My experience was that it was very easy to stay under the radar of casinos if you didn’t feel the need to do any of that. Just play solo at the quarter tables, never spike your bet above 5:1, and play no more than one hour at casino before you move on to the next one. There are about 100 casinos in Vegas, so you can play ten hours per day every other weekend and only visit a given casino once every two or three months (for an hour each time). No pit boss will know who you are or care what you’re doing because you’re so far down in the noise. You can make a lot of money this way. Of course, nobody will ever know that you are taking them, and the emotional satisfaction arises from walking into this multi-billion dollar enterprise and walking out with their money because you’re smarter and more disciplined than they are. In a bizarre way, you succeed through classical bourgeois virtues: self-discipline, frugality, ego control and steady work.

Once you realize all this, of course, you figure out that you can make a lot more money in that giant casino called Wall Street.

Hate the Game, Not the Player

Dungeons and Desktops: The History of Computer Role-playing Games
Topic: Games 11:31 am EDT, Mar 29, 2008

Matt Barton:

Computer role-playing games (CRPGs) are a special genre of computer games that bring the tabletop role-playing experience of games such as Dungeons & Dragons to the computer screen. This genre includes classics such as Ultima and The Bard's Tale as well as more modern games such as World of Warcraft and Guild Wars.

Written in an engaging style for both the computer game enthusiast and the more casual computer game player, this book explores the history of the genre by telling the stories of the developers, games, and gamers who created it.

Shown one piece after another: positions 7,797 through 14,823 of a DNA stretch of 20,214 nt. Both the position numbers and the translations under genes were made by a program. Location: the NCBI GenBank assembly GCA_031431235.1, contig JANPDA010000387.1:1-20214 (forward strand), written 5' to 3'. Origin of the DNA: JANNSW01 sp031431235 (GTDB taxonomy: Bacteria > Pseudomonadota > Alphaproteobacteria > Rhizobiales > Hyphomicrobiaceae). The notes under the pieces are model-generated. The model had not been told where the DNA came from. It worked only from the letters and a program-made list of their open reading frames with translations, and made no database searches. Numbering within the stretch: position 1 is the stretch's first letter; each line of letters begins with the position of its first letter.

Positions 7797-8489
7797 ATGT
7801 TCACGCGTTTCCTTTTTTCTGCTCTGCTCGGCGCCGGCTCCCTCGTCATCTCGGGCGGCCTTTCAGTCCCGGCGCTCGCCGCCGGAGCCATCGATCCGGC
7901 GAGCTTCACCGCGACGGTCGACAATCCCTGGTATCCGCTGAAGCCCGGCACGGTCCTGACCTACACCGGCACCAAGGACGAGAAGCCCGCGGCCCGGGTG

Dungeons and Desktops: The History of Computer Role-playing Games

'Mind Gaming' Could Enter Market This Year
Topic: Games 6:59 am EDT, Mar 24, 2008

In an adapted version of the Harry Potter video game, players lift boulders and throw lightning bolts using only their minds. Just as physical movement changed the interface of gaming with Nintendo's Wii, the power of the mind may be the next big thing in video games.

'Mind Gaming' Could Enter Market This Year

Games, Storytelling, and Breaking the String
Topic: Games 6:59 am EDT, Mar 24, 2008

Before 1973, if you had said something like "games are a storytelling medium," just about anyone would have looked at you as if you were mad - and anyone knowledgeable about games would have assumed you knew nothing about them.

Before 1973, the world had essentially four game styles: classic board games, classic card games, mass-market commercial board games, and the board wargame. None of these had any noticeable connection to story: There is no story in chess, bridge, Monopoly, or Afrika Korps.

But in the early 1970s, two things happened: Will Crowther's computer game adventure Colossal Cave, and Gary Gygax and Dave Arneson's tabletop role-playing game Dungeons and Dragons.

Games, Storytelling, and Breaking the String

Gary Gygax, Game Pioneer, Dies at 69
Topic: Games 7:10 am EST, Mar  5, 2008

Gary Gygax, a pioneer of the imagination who transported a fantasy realm of wizards, goblins and elves onto millions of kitchen tables around the world through the game he helped create, Dungeons & Dragons, died Tuesday at his home in Lake Geneva, Wis. He was 69.

Gary Gygax, Game Pioneer, Dies at 69